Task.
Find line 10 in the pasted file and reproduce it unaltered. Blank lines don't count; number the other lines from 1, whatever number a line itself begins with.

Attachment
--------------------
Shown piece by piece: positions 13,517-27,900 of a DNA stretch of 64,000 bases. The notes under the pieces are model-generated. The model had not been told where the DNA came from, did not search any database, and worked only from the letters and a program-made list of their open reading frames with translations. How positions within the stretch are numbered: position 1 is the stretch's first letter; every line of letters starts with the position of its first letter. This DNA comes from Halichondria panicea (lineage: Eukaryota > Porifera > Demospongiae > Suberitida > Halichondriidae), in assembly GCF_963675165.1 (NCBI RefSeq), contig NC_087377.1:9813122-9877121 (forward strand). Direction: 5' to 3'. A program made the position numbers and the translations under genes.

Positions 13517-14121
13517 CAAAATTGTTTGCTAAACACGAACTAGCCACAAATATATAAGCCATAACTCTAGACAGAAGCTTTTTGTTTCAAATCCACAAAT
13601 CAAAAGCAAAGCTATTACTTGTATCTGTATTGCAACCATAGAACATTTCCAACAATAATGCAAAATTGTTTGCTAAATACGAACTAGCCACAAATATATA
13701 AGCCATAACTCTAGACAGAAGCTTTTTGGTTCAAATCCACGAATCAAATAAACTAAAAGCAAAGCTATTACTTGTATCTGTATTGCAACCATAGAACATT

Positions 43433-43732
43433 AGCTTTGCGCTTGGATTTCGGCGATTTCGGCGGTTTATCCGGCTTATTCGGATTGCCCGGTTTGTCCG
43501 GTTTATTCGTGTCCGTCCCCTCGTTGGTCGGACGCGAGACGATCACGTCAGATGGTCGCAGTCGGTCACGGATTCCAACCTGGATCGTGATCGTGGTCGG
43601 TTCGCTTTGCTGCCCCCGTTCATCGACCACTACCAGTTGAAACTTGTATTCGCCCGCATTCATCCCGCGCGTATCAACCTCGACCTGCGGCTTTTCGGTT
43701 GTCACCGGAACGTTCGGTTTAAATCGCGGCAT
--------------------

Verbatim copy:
43701 GTCACCGGAACGTTCGGTTTAAATCGCGGCAT